Female focused films have also used the “one that got away” model where it’s positioned as “romantic” and accepted as such. Without seeing the film it’s impossible to tell how it will be handled in this case.
I think Shakesville had a massive overreaction based solely on the people involved, though that’s not surprising. It’s hard to think much positive about people who’ve produced a movie where the rape of an unconscious woman is positioned as funny. I am personally willing to keep an open mind.
Do remember that the initial post was just three lines, only the last one of which was snark. The comments afterwards? Mostly snark for snark’s sake, and not especially nasty either, just disdainful. The massive over-reaction came from Phoebus, not Shakesville.
I’m willing to be surprised, as the people involved are not un-talented. Doesn’t mean that I won’t remain disenchanted and dubious about them as a general rule though.
My reservations are not just a generality about “male-focussed films”, they are specifically a reservation based on the past work of THIS TEAM. That’s a rather large shift of some goalposts there, DEM.
Well I don’t think Apatow is really a feminist filmmaker, but the Apatow films are quite original and can be quite successful in what they try to do. Probably their biggest problem is that they’re ‘gross out comedy’ type films. They probably have to be; to get an idea past the Hollywood studios you would pretty much have to cast it in terms of a known genre. And gross out comedies are, well, pretty limited and stereotypical; still, like any genres the conventions can be stretched and toyed with and exaggerated to make a point.
And so you get stuff like the ending of Superbad, which strongly suggests, but doesn’t say out loud, that one of the boys has a strong homo-erotic attraction to the other boy. (Most Hollywood films would only play this sort of thing as a joke; they’d never allow it play seriously, like in Superbad. And they wouldn’t have two boys who have been friends for years confessing their love for one another, either, like happens earllier in that film).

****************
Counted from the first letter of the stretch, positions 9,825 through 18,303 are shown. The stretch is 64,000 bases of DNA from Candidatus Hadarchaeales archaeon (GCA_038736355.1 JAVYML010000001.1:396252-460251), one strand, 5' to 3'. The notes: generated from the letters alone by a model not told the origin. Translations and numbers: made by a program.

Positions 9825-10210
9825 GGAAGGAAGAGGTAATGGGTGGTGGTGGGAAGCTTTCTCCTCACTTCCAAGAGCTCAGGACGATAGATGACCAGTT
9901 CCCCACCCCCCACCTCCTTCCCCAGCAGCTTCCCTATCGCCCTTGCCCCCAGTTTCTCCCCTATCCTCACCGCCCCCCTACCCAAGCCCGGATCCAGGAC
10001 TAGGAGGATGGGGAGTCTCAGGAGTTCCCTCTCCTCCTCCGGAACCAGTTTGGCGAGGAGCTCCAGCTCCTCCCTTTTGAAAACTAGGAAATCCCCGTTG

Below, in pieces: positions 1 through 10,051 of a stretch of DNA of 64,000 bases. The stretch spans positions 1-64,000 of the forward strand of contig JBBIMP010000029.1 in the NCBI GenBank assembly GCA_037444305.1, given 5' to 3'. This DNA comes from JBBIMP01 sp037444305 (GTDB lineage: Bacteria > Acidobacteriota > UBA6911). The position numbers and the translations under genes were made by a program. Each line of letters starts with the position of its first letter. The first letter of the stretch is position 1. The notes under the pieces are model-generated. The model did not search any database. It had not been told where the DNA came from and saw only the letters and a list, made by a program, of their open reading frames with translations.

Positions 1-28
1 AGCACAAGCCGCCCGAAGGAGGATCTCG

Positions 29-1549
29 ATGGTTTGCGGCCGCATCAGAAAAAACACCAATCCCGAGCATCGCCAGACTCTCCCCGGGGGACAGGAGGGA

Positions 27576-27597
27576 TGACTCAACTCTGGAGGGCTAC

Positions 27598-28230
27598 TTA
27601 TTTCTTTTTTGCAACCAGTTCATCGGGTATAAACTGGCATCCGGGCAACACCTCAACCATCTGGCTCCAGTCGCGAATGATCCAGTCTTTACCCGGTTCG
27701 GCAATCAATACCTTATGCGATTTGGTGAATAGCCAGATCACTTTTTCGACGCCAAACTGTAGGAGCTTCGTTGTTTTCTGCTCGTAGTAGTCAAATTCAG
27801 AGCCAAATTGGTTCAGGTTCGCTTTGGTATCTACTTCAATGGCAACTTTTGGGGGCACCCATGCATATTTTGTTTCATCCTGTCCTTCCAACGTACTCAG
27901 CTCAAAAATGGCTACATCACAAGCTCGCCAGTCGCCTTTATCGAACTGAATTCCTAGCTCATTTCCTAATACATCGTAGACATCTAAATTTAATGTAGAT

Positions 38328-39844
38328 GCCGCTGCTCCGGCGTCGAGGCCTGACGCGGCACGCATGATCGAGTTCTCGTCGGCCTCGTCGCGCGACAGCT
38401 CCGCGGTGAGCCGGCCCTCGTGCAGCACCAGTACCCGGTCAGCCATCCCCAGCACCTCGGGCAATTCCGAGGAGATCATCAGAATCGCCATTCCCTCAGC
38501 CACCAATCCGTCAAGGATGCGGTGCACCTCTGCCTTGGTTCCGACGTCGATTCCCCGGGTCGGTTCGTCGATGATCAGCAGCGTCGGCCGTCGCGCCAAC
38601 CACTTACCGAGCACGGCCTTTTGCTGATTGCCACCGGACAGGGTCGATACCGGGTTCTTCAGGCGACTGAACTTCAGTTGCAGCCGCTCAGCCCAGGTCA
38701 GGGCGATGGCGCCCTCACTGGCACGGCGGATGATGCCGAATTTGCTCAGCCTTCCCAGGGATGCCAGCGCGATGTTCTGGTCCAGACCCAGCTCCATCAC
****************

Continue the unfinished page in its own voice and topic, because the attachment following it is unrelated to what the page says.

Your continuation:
Similarly, in ‘Knocked Up’, the premise is something that is completely unexpected in gross out comedy – ie, that sex can actually have consequences and that people should actually be responsible for their actions. That said, the plot is pretty unconvincing on second viewing and the implicit pro-life message isn’t for everyone.
Another nice thing about the films is that they do write about characters who are just plain weird or pathetic, and the strongest comedy moments come not when these weirdness are made fun of but when they are played on for sympathy. A case in point being The 40-Year-Old Virgin, with the clear message being that some people *can* have difficulties with sex, and with sexual expression, and that the porno or rom-com cliches can create all sorts of false expectations.
The films have got a lot of problems, as has been said. But I think that nevertheless Apatow and his team have got a lot of potential, and they at least have original and honest things to say, even if most of those things are for a mostly male audience. (Perhaps that will change, too.)
I’d agree that the Apatow/Rogen films are quite original within the gross-out comedy genre conventions. It’s not that these guys are untalented.
I get that gross-out comedy relies particularly heavy on stereotypes. It’s just that they only ever subvert the stereotypes to reveal individual character depths with the weird guy protagonists. The female characters remain rigidly stereotyped at all times, barely individualised at all, and a huge proportion of the male bonding moments come from objectifying women sexually and/or demeaning women socially.
Tedious, lazy, misogynist comedy. If the men could bond otherwise than through the mediation of women’s humiliation, now that would be original.
Surely someone somewhere has done that? Surely?
Not in a gross-out comedy, I don’t think.
Sorry, that was me. WordPress didn’t like my new password so I tried the Open ID thingy. Now I’m back to a long and difficult password. I shall try changing it again.
With the OpenID, people should be able to edit their profile to change the display name. Just click on your hyperlinked name above the comment box where it says “Logged in as”
@ Tigtog – Thank you. Feeling a little technologically inept today.
I’ve just added a fuller explanation for anybody else who wants to change the name displayed with their comments here.